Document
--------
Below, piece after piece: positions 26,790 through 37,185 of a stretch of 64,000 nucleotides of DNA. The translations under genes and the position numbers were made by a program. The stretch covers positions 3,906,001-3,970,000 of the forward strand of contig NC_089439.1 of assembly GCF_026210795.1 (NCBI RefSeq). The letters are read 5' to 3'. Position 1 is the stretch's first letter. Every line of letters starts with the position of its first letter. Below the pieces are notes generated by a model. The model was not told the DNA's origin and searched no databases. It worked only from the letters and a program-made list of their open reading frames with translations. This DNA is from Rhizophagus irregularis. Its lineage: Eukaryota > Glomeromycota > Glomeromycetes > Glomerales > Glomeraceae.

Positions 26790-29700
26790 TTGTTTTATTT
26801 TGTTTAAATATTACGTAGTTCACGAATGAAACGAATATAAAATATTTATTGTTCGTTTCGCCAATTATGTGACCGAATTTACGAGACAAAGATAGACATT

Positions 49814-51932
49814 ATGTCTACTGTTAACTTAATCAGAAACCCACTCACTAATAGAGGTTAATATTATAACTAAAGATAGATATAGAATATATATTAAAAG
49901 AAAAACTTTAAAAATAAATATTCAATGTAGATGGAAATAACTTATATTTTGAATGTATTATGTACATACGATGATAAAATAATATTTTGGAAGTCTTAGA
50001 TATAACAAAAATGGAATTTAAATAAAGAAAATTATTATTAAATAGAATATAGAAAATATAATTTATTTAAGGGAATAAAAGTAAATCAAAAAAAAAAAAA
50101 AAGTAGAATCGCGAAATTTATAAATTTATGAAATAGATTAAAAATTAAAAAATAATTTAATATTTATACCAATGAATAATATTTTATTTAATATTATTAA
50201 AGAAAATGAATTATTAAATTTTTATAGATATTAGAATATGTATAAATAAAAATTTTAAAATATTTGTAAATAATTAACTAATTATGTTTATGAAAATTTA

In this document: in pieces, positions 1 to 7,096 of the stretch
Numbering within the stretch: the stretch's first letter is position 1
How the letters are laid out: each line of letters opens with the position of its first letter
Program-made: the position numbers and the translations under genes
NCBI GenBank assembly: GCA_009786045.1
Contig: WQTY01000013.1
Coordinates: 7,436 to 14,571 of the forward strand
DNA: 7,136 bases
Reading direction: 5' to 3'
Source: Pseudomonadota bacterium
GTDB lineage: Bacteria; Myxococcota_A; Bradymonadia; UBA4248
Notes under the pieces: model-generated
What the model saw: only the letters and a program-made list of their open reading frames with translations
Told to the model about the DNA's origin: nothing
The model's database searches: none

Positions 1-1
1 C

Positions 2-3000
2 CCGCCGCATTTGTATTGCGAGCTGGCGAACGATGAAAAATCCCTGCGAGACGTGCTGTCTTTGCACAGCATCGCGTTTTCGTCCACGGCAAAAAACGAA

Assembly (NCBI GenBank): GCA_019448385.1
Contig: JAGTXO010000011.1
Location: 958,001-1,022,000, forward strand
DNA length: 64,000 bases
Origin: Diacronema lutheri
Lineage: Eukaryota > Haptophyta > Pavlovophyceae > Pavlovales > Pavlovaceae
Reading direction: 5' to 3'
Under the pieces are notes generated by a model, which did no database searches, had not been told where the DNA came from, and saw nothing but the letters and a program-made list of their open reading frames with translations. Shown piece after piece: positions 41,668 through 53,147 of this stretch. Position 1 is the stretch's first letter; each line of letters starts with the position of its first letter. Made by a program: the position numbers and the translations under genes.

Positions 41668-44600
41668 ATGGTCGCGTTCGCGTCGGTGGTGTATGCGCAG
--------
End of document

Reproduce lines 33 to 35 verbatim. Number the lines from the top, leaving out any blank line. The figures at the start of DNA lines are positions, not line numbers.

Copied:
DNA length: 64,000 bases
Origin: Diacronema lutheri
Lineage: Eukaryota > Haptophyta > Pavlovophyceae > Pavlovales > Pavlovaceae